The total acres burned in Alaska so far in 2004 have surpassed the previous record set in 1957, making this the worst year for Alaska fires since officials began keeping records. This year’s fires have been driven by unusually hot and parched weather and numerous lightning strikes. Fire activity in the state of Alaksa decreased towards the end of July, as the region began to receive some much-needed rain. However, fire activity started to increase again in mid-August. See Fires in Alaska.
In addition to smoke and other pollutants, fires produce carbon monoxide, which is measured by the Measurements of Pollution in the Troposphere ( MOPITT) instrument onboard NASA’s Terra satellite. The image above shows the concentrations of carbon monoxide at about 3 km (700 mbar) in the atmosphere from MOPITT data collected between August 10 and August 20, 2004. Red and yellow indicate high concentrations of carbon monoxide. The data reflect the large amount of pollution that is produced by fires in Alaska and Canada and is being transported towards the east and southeast.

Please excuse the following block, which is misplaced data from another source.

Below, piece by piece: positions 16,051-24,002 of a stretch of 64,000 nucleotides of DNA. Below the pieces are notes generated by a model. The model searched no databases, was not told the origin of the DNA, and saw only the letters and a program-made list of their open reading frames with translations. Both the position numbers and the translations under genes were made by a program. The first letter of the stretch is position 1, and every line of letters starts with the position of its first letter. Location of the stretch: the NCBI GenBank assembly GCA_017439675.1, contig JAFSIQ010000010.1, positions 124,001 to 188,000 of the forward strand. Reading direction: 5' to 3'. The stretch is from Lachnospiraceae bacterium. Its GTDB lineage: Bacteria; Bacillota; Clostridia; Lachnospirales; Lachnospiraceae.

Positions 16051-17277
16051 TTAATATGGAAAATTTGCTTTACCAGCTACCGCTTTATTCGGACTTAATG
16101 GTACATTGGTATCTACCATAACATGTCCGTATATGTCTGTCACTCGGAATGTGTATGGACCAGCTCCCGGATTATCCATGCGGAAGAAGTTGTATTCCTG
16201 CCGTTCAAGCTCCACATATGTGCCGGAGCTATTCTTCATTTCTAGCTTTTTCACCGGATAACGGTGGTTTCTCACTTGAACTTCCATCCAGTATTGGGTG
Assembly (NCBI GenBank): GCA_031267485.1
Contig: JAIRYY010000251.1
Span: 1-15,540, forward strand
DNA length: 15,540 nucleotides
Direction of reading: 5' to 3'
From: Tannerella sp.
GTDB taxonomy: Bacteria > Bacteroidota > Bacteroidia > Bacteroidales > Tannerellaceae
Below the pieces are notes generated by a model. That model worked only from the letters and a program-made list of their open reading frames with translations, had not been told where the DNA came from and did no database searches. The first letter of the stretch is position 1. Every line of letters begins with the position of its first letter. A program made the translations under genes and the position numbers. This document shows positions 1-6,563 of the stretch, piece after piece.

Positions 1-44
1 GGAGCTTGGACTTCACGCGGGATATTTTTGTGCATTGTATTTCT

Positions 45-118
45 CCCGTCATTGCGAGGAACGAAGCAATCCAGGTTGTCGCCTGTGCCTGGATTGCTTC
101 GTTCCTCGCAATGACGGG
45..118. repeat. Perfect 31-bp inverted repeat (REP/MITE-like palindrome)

Data courtesy of the NCAR and University of Toronto MOPITT Teams
Smoke from large forest fires in Alaska has made the rounds across several parts of the Northern Hemisphere since the fires began in mid-June 2004. In this scene, smoke is spreading southward along the western arc of the Alaska Range Mountains and the Alaska Peninsula.